He explained the Purple Rain solution had the potential to be more effective than simply dousing the toads in chemical treatments because probiotics are living microbes that take up residence on an amphibians’ skin, enhancing their natural ability to fight deadly fungus. Simple chemical treatments would quickly wash away and leave the toads unprotected.
“The skins of the toads are live, antifungal-producing factories,” Korpita said, “while chemicals would be gone pretty quickly.”
He described the process of swabbing the toads for DNA samples, identifying the bacteria living on the skin, amplifying it and producing a “proportional abundance” of the toad’s own protective bacteria.
He said the Purple Rain treatments were a “potential useful conservation tool” in the wild after multiple years of applications, mostly in Chaffee County.
In a secondary experiment in the Cottonwood Drainage, Korpita found treated individuals to have lower loads of chytrid bacteria than untreated toads, although treatments didn’t completely eliminate it.
“Last summer we learned we definitely can manipulate microbial communities in the field,” Korpita said. “The data shows it quite well.”
Exactly how long the treatments persist in the wild is difficult to determine because it’s hard to recapture treated toads, but the scientists worked diligently to overcome this through survey work in the treated wetlands. This is work they will continue this coming summer.
“We don’t have a great idea of persistence,” Korpita said.
One significant scientific discovery Korpita made through his work was how the microbial community on the skins of pre-metamorphosis toads is dominated by a single bacterial species. This bacteria appears to dominate the skin microbial community in eggs and developing tadpoles, appearing to out-compete even the native bacteria scientists used to treat the tadpoles.
“Now we’re studying why it is so dominant on the skin,” Korpita said.
That’s why timing is key to the application of the Purple Rain solution. If the tadpoles are treated too early, the probiotic solution is ineffective. It’s critical the solution is applied in the very final stages immediately before tadpoles lose their tails and transform into toads.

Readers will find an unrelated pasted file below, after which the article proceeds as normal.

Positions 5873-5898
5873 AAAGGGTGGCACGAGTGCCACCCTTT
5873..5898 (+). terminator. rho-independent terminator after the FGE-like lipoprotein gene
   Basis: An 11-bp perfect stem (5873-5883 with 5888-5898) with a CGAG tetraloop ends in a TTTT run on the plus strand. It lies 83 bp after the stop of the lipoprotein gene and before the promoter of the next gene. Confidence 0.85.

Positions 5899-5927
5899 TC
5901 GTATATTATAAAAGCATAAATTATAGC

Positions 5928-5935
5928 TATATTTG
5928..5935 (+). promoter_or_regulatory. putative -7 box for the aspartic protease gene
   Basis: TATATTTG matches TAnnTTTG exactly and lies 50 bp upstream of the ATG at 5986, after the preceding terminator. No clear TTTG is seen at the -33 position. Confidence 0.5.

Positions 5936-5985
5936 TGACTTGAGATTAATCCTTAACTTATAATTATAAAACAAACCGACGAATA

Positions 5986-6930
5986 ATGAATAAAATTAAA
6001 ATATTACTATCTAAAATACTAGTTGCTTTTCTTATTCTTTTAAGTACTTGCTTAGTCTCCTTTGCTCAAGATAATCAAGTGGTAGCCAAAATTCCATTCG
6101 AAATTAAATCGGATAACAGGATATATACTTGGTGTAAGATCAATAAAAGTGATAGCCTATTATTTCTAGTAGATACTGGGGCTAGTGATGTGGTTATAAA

“At metamorphosis, that bacteria disappears rather quickly, leaving a small window when we can seize a more protected microbial community,” Korpita said. “A probiotic bath a little later in development ended up with a lot more protection on their skins. We saw this data repeated at Browns Creek.”
Unfortunately this lesson learned, revealed that many of the Browns Creek tadpoles were probably treated a little too early. Swab results from upcoming yearling surveys in the summer of 2020 will help confirm that.
Despite the success of the 2019 work, Korpita said questions remain about the direction of the research moving forward.
“Do we pursue a widescale probiotic application now that we know what that looks like now,” Korpita said. “And is it enough to fight off fungus? I think it requires more experimentation.
“Then there’s the question: Is Purple Rain the best bacteria option? There are other antifungal metabolites out there and maybe others out there are more effective. We have a few dozen other options in culture right now in the lab.”
So, the story will continue into the 2020 summer field season, as biologists from CPW join researchers from the McKenzie Lab to see if their stocking was successful, and if yearling toadlets return to the Browns Creek wetland.
Regardless of their findings, the resulting information gathered from years of work by these researchers and biologists will assist future conservation efforts of this state-endangered species.
Do you enjoy learning about conservation in Colorado?
Subscribe to Colorado Outdoors magazine. For more than 80 years, Colorado Outdoors has been the official magazine of Colorado Parks and Wildlife.
Article by Bill Vogrin. Bill is CPW’s public information officer for the Southeast Region. He’s based in Colorado Springs.